How do you describe the setting of a short story including time, place, weather conditions, traditions/customs/dialect? Could you give me an example please?

1 Answer
Apr 30, 2016

You can do this in the text and in the dialogue.


A great example of this can be found in any Sherlock Holmes story. In A Scandal in Bohemia , the narrator establishes in the first two pages that he is in Victorian London in early 1888, that the protagonist Holmes has a variety of habits that would not sit well with the modern world, and that he has a conflicted view of women in general and one in particular.

A little game that Holmes and Watson play is, Holmes will look at Watson's clothes and deduce a lot of details from them. From their brief conversation, we discover that Watson is newly married, that his medical practice has prospered to the point that he has moved out of downtown London, that he has hired a maid and will likely fire her soon, and that recent rains have resulted in a lot of mud in the roads.

Holmes has been successful in his enterprise as well, having solved a number of politically delicate cases in a short time involving European royalty (which were a lot more common 130 years ago than they are today).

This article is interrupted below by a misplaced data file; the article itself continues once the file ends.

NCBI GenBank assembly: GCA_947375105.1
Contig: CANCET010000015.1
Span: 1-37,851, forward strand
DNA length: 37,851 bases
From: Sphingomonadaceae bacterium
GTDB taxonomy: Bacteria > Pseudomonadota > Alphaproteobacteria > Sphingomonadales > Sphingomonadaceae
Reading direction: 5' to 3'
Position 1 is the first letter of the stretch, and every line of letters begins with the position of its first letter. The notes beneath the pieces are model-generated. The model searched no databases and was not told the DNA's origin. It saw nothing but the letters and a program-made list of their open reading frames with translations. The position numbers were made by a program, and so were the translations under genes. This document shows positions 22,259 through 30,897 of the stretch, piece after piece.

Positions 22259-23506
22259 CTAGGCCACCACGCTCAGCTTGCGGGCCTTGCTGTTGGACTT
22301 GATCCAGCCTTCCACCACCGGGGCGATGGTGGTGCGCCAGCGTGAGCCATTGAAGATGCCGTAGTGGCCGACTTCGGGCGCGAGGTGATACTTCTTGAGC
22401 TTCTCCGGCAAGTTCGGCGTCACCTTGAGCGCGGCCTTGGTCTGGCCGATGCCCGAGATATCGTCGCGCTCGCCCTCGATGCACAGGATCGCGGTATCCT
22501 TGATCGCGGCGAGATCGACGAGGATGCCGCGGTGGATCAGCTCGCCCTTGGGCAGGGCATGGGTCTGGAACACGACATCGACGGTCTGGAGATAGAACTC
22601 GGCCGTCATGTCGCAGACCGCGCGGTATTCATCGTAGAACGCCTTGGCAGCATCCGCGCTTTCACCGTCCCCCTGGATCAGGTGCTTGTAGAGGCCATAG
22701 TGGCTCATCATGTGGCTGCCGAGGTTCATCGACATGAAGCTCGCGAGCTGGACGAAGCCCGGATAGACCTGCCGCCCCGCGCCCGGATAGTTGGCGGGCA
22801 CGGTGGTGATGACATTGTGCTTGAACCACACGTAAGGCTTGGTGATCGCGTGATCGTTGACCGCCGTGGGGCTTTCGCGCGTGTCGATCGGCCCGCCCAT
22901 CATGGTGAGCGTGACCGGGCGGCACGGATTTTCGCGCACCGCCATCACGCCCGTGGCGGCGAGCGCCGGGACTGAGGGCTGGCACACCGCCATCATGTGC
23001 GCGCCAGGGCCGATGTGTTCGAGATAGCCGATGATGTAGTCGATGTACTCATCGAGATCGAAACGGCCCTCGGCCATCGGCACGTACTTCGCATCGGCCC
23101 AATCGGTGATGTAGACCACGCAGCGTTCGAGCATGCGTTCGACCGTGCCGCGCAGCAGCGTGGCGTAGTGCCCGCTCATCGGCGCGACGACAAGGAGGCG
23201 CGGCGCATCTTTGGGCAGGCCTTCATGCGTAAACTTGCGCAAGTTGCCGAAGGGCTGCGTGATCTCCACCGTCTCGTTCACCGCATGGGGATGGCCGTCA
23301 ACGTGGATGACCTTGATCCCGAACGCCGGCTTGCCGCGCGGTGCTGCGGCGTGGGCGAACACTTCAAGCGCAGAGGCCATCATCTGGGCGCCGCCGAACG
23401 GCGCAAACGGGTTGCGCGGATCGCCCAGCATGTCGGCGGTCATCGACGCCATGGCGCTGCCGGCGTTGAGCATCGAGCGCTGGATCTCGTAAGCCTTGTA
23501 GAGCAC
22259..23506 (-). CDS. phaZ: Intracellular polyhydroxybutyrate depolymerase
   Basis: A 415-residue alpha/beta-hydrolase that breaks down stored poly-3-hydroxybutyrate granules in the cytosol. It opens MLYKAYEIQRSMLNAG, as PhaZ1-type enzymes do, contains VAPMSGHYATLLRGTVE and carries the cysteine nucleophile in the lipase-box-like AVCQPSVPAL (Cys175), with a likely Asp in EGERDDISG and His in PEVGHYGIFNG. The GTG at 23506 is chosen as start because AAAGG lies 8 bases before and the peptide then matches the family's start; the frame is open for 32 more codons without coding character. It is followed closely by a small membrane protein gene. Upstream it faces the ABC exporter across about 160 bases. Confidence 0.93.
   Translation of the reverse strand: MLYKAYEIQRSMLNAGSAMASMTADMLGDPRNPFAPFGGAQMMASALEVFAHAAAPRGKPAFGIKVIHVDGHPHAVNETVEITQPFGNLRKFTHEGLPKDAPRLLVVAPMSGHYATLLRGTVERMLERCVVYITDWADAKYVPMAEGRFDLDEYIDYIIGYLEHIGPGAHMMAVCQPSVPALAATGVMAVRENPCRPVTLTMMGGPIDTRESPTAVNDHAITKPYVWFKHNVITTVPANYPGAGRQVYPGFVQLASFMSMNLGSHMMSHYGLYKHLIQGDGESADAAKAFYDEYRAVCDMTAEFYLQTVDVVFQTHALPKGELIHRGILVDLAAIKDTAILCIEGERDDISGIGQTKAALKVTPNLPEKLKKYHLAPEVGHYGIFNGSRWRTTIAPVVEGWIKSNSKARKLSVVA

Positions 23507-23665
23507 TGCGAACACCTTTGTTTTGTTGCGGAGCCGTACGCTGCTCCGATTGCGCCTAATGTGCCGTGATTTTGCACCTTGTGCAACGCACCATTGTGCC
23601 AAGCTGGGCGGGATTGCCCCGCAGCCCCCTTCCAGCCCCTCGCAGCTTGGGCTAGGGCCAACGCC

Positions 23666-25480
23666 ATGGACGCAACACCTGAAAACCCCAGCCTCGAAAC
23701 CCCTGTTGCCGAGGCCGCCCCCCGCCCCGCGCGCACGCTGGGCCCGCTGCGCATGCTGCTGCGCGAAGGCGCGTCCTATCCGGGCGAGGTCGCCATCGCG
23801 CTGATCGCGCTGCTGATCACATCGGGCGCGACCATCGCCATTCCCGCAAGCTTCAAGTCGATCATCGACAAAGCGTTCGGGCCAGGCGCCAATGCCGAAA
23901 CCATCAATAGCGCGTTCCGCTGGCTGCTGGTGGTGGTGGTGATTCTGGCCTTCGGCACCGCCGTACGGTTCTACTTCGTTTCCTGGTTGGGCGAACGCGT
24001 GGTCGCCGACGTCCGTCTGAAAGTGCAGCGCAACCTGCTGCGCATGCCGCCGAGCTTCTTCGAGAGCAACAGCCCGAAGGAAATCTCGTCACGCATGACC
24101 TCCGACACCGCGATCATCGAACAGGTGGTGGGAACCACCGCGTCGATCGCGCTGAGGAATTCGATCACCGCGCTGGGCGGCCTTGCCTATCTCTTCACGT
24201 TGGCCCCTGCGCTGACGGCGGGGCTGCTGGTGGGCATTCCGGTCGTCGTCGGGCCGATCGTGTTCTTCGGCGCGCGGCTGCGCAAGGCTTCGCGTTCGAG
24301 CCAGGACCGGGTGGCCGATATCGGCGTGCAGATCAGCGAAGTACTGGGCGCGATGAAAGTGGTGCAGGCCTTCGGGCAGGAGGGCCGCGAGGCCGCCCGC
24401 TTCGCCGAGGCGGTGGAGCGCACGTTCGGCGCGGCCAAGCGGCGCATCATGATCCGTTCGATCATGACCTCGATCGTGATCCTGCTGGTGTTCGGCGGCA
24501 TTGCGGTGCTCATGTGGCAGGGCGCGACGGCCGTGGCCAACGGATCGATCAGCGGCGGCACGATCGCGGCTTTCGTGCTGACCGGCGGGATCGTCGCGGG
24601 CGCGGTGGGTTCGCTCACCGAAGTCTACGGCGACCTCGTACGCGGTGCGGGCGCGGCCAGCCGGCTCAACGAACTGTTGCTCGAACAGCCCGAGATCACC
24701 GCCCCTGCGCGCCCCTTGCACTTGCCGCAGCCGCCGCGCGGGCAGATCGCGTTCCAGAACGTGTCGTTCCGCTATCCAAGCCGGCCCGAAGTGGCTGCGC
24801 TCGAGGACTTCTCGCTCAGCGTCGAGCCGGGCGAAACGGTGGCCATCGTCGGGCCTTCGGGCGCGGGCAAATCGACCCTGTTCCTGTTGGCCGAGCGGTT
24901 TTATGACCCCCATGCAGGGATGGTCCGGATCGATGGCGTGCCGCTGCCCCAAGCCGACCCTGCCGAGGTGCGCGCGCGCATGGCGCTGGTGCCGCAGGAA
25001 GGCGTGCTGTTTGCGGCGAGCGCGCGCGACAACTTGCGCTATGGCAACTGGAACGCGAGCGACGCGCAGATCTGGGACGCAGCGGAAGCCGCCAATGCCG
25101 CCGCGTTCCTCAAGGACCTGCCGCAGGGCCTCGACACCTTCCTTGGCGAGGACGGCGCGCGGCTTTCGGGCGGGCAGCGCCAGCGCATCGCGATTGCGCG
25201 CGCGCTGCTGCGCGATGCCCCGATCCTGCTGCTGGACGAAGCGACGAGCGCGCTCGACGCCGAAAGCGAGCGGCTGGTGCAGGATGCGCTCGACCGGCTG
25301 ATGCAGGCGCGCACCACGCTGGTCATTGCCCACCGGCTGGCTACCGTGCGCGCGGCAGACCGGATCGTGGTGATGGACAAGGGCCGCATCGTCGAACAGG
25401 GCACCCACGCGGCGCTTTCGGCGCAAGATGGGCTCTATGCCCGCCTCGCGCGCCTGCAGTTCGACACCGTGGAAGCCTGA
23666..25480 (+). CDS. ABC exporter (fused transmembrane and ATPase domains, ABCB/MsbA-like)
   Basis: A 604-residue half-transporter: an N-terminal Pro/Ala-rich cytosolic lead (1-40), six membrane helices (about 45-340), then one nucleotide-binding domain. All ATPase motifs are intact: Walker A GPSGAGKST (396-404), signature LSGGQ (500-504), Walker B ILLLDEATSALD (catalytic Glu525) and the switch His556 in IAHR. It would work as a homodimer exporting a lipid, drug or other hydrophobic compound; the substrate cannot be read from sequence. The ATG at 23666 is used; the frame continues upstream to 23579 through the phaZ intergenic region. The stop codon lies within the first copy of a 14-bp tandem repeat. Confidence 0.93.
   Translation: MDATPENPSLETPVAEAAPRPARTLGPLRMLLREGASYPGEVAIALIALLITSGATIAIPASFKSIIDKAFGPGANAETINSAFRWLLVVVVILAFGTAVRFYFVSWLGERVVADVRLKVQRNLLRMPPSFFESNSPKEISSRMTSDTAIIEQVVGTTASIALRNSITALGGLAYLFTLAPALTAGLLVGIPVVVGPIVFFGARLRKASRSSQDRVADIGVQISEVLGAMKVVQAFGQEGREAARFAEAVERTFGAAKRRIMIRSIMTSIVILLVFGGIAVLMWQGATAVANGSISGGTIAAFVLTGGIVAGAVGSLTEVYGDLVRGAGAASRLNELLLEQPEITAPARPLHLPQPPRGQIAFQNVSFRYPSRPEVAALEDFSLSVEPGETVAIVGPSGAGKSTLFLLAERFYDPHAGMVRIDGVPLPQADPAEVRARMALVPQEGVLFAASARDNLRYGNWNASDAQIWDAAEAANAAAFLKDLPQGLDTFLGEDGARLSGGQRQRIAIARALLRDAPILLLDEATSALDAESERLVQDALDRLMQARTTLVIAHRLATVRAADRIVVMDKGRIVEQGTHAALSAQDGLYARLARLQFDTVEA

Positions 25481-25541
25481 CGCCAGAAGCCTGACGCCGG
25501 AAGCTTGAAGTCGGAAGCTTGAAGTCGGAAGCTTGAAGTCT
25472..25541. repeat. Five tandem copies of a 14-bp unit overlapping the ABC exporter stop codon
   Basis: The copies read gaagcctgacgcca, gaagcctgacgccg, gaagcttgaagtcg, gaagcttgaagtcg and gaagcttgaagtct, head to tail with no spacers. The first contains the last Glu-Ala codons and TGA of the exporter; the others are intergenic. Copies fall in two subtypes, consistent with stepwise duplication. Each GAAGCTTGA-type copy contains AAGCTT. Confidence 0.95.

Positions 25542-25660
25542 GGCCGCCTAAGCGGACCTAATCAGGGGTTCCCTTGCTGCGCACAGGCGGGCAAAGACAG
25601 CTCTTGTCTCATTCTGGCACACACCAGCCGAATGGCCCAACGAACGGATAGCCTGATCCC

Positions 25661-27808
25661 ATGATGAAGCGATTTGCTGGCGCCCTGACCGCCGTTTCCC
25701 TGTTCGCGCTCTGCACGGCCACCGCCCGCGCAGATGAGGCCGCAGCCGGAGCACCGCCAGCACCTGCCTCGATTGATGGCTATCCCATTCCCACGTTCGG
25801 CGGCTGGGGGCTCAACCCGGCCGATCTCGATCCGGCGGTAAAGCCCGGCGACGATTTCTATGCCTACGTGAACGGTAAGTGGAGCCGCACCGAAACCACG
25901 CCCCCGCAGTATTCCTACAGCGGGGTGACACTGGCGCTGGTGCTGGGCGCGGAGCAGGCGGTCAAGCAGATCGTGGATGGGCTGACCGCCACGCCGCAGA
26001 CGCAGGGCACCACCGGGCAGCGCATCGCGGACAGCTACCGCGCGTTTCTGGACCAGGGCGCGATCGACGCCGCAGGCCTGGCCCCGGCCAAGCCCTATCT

By giving us the conversation between two detail-oriented characters, we learn a lot about the physical and political climate of London in 1888, the class and professional standing of both Holmes and Watson, their habits and customs, and even the political climate of Europe as a whole, all through a first-person narration.

More traditionally, an omniscient third-person narrator will just say all of these things outright. But Arthur Conan Doyle's preference was to put two--and then three--eccentric personalities in a tiny room and let their secrets spill out.

Read the first two pages of any short story you enjoy and see how its author lays out the details!